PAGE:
Earle Brown: Folio and Four Systems
Bob Burnett: There was a vinyl box set I found sometime in the late '70s in a cut-out bin for about three bucks called American String Quartets, 1950-1970 performed by the Concord String Quartet. It was a four-album set that contained music by John Cage, Morton Feldman, Christian Wolff, Earle Brown and others (note: currently available on cd for about $10!). I was familiar with Cage at that point, thanks to buying HPSCHD on the Nonesuch Explorer Series as well as Robert Wyatt’s acapella interpretations of his work on Eno’s Obscure Records. The rest of the composers were names I’d come to associate via that release.
Talk about a defining purchase. I’m still in an ongoing wallow with many of these composers. It seems the scoffing “you call that music” ridicule that persisted for decades has evolved into a reflective, hindsight appreciation—John Cage and Morton Feldman recordings are released all the time now.
Now Tzadik has kindly and lovingly released a tribute to Earle Brown to commemorate the anniversary of his 80th birthday (he died in 2002) called Folio and Four Systems. It is a fitting honor to the ongoing influence and expansive genius of Mr. Brown’s music.
Earle Brown was part of the wonderfully rich New York arts movement of the 1950s. A time when disciplines intermingled: painters inspired composers and vice versa. “My primary esthetic influences were the spontaneity, direct contact, the 'now-ness' and the in-the-moment immediacy of the Abstract Expressionist painters, especially the 'improvisational' techniques of Jackson Pollock and the subtle coloristic effects of Philip Guston and Bill de Kooning,” said Brown when reflecting on that era.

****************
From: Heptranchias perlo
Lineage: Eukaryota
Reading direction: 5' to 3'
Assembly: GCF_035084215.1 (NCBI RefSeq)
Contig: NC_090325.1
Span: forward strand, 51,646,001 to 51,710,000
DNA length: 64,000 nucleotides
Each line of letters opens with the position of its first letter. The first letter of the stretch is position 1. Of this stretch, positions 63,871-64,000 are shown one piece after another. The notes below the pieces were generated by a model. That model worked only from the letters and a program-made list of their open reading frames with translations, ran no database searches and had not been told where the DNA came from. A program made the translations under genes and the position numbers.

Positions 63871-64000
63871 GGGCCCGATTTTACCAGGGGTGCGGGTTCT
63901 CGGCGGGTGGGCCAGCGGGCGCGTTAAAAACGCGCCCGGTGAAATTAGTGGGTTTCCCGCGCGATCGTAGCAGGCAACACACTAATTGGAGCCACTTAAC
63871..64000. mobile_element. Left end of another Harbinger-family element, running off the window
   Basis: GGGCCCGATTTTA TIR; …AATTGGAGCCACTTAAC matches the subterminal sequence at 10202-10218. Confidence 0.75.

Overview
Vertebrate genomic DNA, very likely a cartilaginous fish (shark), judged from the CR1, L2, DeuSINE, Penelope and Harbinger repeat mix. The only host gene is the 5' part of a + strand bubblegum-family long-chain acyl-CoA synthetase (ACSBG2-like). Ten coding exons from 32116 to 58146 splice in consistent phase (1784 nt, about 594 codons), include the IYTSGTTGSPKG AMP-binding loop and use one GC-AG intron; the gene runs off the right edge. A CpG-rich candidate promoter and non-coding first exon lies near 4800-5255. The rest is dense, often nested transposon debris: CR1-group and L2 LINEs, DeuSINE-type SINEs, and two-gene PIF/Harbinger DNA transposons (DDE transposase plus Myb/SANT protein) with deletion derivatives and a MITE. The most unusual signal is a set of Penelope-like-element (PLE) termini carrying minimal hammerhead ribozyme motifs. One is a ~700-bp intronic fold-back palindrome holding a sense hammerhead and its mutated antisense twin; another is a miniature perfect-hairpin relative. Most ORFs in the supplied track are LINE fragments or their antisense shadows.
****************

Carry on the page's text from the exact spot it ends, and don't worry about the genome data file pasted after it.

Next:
Brown worked in what became known as open-form scores; a graphics-intensive scoring methodology that gave the performer wide berth for improvisation. Two of his greatest achievements were the compositions “Folio” and “Four Systems.” This album is a contemporary recording featuring a long list of musicians known in contemporary classical work as well as players in the thriving "downtown" music scene who frequently record for Tzadik.
This music from fifty years ago is fresh, vibrant and spacious. Brown’s compositions only increase in possibility as time and technology enhance the performances. The music sounds like a painter’s palette looks; a blending of stark, warm, abstract colors and layers. It features electronic textures, piano, treated guitars, and by dang if they don’t sneak in an accordion!
Posted by Mike Johnston at 9:14 AM